The past few decades have witnessed a rapid change in the way learning takes place. The learner is exposed to a wide variety of tools and applications that help in improving learning experience. “One of the most important aspects of learning theorists’ work currently is catching up with the swift changes in educational technology that are transforming the landscape of our society and of how we transfer knowledge in a digital world” (Leonard, 2002). Conventional modes of teaching and learning are fast replaced by improved interactive forms of learning that involve increased collaborative tools and techniques in the classroom. The current methods of teaching and learning provide a more holistic approach involving the development of content or the knowledge base, intellectual skills, learning skills, personal and interpersonal skills. This involves the development of skills like critical thinking, problem solving abilities, creativity, time management, communication, and independent learner.

Research considerations and issues

The quest for knowledge guides the researcher to adopt various approaches that meet his knowledge objectives. The ontology and epistemology perspectives play a vital role in determining research approach and data collection methods used by researcher. While ontology refers to the “study of the philosophy of knowledge”, epistemology refers to the “study of how such knowledge is acquired” (Gratton & Jones, 2004, p14). This has a significant bearing on how the research study is designed, what kind of data collection methods are used, what approaches are used to interpret and analyze the available data, and the inferences drawn from the study. According to Gratton and Jones in their book Research Methods for Sports Studies (2004) there are two categories of knowledge – positivism and interpretivism. Positivism refers to scientific knowledge that is based on scientific principles and methods while interpretivism refers to knowledge that can be inferred from the study of human behavior or inter-relationship between two or more variables. Positivism knowledge seeks quantitative research approach to validate research claims while interpretivism knowledge seeks qualitative research strategies to explore and investigate relationships in research context.

Research methods refer to the diverse means undertaken by the researcher to acquire knowledge in the research context. The choice of the research method depends on the nature of the research study; type of information required in the research context and the research questions or objectives the guide the need for accessing specific information. In the past few decades a number of research methods have been identified and adopted by researchers and hence the researchers are presented with a wide range of choices. Broadly the research methods are qualitative, quantitative or mixed research approach. The qualitative research methods focuses on seeking answers to research questions using procedures that involve interpretive study based on the data collected. The data collection process is guided by theoretical considerations and conceptual frameworks that help in formulating research theories (Flick et al., 2004).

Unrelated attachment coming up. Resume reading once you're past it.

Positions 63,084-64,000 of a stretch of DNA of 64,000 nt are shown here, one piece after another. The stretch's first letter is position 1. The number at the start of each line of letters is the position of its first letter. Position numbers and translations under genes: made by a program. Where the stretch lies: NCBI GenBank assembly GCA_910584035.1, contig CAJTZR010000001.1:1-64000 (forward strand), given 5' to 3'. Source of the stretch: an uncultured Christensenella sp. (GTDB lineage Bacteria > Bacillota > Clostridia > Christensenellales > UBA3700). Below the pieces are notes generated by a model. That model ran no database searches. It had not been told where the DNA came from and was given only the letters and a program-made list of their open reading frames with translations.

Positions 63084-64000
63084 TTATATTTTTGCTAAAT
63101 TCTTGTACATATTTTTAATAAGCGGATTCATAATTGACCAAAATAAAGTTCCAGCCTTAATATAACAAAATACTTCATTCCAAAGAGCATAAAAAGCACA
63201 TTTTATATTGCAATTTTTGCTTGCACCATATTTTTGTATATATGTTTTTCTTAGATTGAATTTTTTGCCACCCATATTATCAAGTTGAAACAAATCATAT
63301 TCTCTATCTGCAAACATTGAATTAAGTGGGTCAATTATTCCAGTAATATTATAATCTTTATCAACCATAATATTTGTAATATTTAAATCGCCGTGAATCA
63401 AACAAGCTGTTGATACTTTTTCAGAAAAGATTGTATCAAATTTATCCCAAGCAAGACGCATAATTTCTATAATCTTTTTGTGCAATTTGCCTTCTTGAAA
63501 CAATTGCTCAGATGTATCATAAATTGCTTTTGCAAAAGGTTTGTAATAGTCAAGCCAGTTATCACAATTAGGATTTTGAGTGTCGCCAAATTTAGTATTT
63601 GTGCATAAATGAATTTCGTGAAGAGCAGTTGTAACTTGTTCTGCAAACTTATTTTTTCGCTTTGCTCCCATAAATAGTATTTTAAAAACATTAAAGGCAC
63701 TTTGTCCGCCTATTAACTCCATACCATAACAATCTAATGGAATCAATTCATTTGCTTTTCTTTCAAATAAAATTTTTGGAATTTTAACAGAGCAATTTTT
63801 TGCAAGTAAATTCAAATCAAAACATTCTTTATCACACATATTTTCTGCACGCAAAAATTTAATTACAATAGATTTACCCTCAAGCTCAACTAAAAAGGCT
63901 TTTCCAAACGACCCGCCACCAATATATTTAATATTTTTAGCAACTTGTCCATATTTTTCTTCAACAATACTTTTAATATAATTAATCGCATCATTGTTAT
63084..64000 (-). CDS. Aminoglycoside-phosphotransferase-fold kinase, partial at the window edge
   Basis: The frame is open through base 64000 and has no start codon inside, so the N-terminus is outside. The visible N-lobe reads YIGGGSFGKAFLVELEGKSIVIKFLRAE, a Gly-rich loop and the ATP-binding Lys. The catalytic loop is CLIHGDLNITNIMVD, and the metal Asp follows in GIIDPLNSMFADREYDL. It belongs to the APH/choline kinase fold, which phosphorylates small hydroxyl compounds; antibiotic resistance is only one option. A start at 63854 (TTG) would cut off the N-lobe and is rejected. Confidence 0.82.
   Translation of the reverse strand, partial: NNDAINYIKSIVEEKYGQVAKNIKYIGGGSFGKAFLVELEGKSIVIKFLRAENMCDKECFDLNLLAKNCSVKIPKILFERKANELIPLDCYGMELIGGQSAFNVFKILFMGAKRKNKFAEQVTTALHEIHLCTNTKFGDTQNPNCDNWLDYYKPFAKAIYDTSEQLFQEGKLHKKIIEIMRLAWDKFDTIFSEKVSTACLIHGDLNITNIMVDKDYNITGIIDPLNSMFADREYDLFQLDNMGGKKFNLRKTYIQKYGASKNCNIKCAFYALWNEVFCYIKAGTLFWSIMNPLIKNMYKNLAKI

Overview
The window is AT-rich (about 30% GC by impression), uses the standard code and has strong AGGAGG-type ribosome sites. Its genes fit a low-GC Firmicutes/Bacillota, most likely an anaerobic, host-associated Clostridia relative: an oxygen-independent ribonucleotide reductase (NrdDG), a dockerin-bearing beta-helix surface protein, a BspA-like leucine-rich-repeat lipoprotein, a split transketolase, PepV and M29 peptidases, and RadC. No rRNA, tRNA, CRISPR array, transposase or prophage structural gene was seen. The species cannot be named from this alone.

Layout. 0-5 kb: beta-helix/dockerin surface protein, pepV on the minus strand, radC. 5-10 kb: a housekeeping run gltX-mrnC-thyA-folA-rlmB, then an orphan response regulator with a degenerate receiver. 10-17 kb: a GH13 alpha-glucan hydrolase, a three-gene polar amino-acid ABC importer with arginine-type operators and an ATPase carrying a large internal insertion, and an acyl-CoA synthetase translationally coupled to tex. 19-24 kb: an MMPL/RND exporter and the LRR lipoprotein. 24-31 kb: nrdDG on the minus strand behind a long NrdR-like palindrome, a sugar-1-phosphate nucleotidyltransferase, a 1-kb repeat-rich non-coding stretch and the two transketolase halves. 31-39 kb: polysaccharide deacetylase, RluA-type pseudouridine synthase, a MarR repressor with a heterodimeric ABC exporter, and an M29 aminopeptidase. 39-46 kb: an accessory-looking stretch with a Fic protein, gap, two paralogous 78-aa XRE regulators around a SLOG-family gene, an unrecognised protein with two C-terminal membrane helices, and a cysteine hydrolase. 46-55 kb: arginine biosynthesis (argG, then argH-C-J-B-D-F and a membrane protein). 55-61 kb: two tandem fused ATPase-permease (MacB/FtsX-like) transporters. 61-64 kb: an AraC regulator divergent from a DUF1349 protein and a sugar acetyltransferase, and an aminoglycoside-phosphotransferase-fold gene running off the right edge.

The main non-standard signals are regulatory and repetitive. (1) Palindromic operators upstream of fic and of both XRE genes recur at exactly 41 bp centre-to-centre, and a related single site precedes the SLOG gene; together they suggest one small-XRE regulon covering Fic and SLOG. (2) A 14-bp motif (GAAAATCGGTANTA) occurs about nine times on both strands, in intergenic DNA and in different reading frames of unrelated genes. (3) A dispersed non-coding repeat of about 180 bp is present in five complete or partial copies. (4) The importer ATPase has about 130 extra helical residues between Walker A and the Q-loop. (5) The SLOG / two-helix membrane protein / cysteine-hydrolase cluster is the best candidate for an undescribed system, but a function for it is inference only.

Conclusion

The research process involves a lot of planning based on the researcher’s need to explore and analyze specific research questions. Research design and methods are vastly adapted to the research needs and the nature of information sought by the researcher to validate findings. The vast array of methods and approaches available to researcher pose distinctive challenges to the researcher in making a suitable choice of strategy. The paper has highlighted the significance of identifying research objectives and nature of information needed by the researcher to support the research study claims.

 

References

  1. Abacon 2000, Behavioral theories of learning, Educational Psychology.
  2. Abacon 2000, Cognitive theories of learning: basic concepts, available from http://www.abacon.com/slavin/notes6.html
  3. Akkoyun, T. 2009, Arts with education and educating with arts, Procedia Social and Behavioral Sciences, vol 1, pp2291-2293.
  4. Bailey, L. 2009, Cognitive and behavioral learning theories, available from http://www.freepsychologyarticles.com/cognitive-and-behavioral-learning-theories.html
  5. Booth, W.C., Colomb, G.G. & Williams, J.M. 2008, The craft of research, University of Chicago Press.
  6. Boyle, J. & Scanlon, D. 2009, Methods and Strategies for Teaching Students with Mild Disabilities: A Case-Based Approach, Cengage Learning.
  7. Emery, L. 2002, Censorship in contemporary art education, NSEAD.
  8. Flick, U., Kardorff, E.V., & Steinke, I. 2004, A companion to qualitative research, Sage Publications Inc.
  9. Golafshani, N. 2003, Understanding reliability and validity in qualitative research, The Qualitative Report, Vol 8, No. 4, pp 597-606.
  10. Gratton, C. & Jones, I. 2004, Research methods for sports studies, Routledge Press.
  11. Gravetter, F.J. & Forzano, L.A.B. 2009, Research methods for the behavioural sciences, Cengage Learning.
  12. Leonard, D.C. 2002, Learning theories, A to Z, Greenwood Publishing Group.
  13. Lewis, J. 1990, Art, Culture and Enterprise: The Politics of Art and Cultural Industries, Routledge.
  14. Maxwell, J.A. 2005, Qualitative research design: an interactive approach, Sage Publications Inc.